Wednesday, July 25, 2012

Who really built the business?

President Obama's critics had a field day when he made a speech a couple of weeks ago with the admittedly ill-timed remark "You didn't build that."  Of course, he was specifically referring to infrastructure such as roads, sewer and water systems and bridges for which government maintained responsibility, but it sounded as though he was specifically referring to businesses.

But his ultimate point was correct -- in more ways than he knew.

A lot of business owners complained that the president was pooh-poohing their hard work with that clause, although if you heard the entire speech in context you would realize that he was doing nothing of the kind.  Rather, he was criticizing the sense of entitlement and freedom from responsibility that they seemed to embody.

The big issue, however, is that those who run businesses do not operate in a vacuum.

Say if you always wanted to own your own business, you put a plan into place and ultimately become successful.  Nothing wrong with that -- but here's where you do owe more to people than you may realize.

First, you had to get the education from somewhere, either in college (which someone had to pay for) or through direct mentoring, so someone had to show you the ropes.  Then, you needed to get capital for financing, mostly likely through a bank but also perhaps through some program, whether private or public.  Then, you had to deal with suppliers.

And -- more importantly -- you had to build a customer base, for without customers all your hard work would go for naught. (I'm probably missing some steps here, but you get my drift.)

Also, if you're a Christian you have to understand that God ultimately gave you these things and that your business, but not just that, exists ultimately to glorify Him.  He requires you to treat your customers and clients with equity and justice, giving them good value for what they're paying and give your employees a fair wage or salary.

One of the major dysfunctions in our economic culture is that too often we focus exclusively on the bottom line and cutting costs, forgetting that our "investments," whether in taxes or people, represent the lifeblood of our economy.  I sometimes think of Jesus' parable of the talents, his point being that we are but stewards of God's created order, and if we simply hold on to what we have because we're afraid of losing it, down we'll do so anyway.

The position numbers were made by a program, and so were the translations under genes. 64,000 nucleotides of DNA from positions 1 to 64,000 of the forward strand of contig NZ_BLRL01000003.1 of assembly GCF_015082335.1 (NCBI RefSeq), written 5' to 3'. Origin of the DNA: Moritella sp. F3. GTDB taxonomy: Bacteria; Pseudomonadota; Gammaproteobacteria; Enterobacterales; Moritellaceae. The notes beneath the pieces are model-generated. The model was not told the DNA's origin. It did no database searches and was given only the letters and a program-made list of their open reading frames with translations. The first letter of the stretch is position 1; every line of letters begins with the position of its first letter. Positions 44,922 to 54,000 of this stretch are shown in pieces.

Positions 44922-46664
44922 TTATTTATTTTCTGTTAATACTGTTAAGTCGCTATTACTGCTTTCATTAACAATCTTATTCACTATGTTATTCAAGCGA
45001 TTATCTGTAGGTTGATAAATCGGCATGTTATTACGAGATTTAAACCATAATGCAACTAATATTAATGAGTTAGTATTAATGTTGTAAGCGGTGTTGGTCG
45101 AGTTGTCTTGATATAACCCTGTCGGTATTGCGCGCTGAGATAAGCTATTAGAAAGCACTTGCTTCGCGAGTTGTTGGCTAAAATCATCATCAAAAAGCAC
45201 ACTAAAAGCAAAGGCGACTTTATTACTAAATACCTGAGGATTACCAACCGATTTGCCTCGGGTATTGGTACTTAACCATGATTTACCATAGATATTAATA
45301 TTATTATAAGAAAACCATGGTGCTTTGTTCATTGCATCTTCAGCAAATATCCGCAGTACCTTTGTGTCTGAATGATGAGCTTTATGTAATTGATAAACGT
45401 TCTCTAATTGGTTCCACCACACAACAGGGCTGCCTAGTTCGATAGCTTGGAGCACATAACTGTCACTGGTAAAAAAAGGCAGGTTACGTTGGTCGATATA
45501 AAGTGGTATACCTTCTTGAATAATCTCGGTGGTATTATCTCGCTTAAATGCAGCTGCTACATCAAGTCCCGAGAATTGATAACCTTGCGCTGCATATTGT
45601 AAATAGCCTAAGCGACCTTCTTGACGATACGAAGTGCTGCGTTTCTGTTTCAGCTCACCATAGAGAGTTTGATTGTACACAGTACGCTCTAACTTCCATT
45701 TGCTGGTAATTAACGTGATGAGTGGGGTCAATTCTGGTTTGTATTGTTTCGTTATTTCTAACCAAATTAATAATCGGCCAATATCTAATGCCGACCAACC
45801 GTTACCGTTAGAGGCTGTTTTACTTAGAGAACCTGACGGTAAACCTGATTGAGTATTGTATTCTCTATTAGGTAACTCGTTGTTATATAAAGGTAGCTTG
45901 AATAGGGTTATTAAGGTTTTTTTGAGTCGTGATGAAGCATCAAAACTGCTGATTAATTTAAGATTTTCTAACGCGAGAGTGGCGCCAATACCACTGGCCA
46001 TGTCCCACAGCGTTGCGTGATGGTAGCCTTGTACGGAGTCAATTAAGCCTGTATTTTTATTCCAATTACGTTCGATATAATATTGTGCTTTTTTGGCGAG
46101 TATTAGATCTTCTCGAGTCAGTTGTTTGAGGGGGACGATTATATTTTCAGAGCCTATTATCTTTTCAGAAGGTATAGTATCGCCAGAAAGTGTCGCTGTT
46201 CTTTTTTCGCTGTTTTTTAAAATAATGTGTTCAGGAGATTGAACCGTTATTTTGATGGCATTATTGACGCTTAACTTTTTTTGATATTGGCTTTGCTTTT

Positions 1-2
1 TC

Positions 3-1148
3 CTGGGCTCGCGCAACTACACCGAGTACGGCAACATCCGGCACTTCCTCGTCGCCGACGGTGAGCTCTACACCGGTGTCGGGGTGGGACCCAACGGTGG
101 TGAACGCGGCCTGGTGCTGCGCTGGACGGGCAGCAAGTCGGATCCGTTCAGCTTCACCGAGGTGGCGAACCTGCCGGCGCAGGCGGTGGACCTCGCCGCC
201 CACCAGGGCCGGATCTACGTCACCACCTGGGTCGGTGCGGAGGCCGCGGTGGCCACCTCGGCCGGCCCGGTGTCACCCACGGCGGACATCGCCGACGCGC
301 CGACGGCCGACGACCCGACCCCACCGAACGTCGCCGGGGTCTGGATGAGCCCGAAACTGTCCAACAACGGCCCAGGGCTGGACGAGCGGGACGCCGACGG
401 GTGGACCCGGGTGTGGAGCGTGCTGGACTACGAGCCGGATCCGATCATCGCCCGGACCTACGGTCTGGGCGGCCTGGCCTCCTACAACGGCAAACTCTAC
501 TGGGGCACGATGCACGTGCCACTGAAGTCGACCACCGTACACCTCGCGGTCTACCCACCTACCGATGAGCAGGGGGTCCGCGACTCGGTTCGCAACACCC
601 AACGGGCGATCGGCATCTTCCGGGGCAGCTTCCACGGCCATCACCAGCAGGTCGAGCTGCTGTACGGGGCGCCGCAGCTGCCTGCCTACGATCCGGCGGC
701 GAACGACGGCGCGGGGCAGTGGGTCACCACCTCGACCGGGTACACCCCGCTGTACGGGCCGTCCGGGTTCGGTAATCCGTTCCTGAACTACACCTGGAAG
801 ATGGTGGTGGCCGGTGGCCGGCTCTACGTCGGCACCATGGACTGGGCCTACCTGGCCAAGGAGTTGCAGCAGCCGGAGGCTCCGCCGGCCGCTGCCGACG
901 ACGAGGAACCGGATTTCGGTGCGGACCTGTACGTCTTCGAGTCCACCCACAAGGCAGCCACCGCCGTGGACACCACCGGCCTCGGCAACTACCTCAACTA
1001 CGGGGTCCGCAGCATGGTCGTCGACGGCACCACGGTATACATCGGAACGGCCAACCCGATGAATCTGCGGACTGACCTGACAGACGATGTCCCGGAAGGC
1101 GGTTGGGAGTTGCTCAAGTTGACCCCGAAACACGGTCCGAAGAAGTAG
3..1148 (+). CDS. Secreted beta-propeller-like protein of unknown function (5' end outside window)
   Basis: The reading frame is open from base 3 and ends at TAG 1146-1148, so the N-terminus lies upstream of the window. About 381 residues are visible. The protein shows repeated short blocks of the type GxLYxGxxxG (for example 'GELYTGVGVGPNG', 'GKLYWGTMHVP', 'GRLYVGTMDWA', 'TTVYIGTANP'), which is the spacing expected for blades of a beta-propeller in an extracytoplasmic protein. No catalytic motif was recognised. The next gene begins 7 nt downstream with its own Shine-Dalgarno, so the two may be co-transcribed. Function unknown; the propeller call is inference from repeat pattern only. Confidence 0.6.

Basically, being in business is not simply about making money, although that's certainly necessary.  Rather, it's part of a social contract for which we all need to take responsibility.

2 comments:

Mark said...

Your Comments on the Christian in Business are spot on target; so I will address my comments to the President Himself. "Yes, We did build that". I'll startoff with my "5 NOs". No Pioneers, No Government ; No Income , No Income Tax, No Government Spending. Yes, Mr. President we did build that.. Internet development; roads and infrastructure ; even the Gargantuan Welfare, and Entitlement System . It would not exist without Business and Individual Taxes paid in. With 4 Trillion dollars in new debt not attributable to previous Congresses or Presidents ; even my children built that. You Mr. President did not build that. in short , you can do nothing without us, either voluntary or by force.People on dirt roads PAY to build the roads infront of their houses , Then the State maintains them. Bootstrappers in business take nothing from the government. and Yes, Mr. President, we heard so say ' Because , I worked so hard," quoting and targeting the Businessman. We known this logic is backwards; we have stopped listening to fixed polls, and will start thinking for ourselves.

jim jones said...

(Rick ...Basically, being in business is not simply about making money, although that's certainly necessary. Rather, it's part of a social contract for which we all need to take responsibility.)

Right you are, Rick. In truth, the business that we so desperately clink to, in realty belongs to our loving God, we are just His humble managers. When we first began 9 year ago, I was excited when contemplating falsely that I had no earthly boss to report to. Over the years I have discovered that every one of our clients are who I report to. In more recent times, I am acutely aware that God is holding me accountable to each of the employees He graciously sent our way. When first employed with us, they need training to succeed and ultimately depend on my ability to find clients to sustain them. My focus in our business has shifted from being selfish and seeking my goals, to being more concerned with my staff and their needs and finally to doing my utmost to insure our clients are receiving good value for their hard earn money. God supplies our needs all along the way.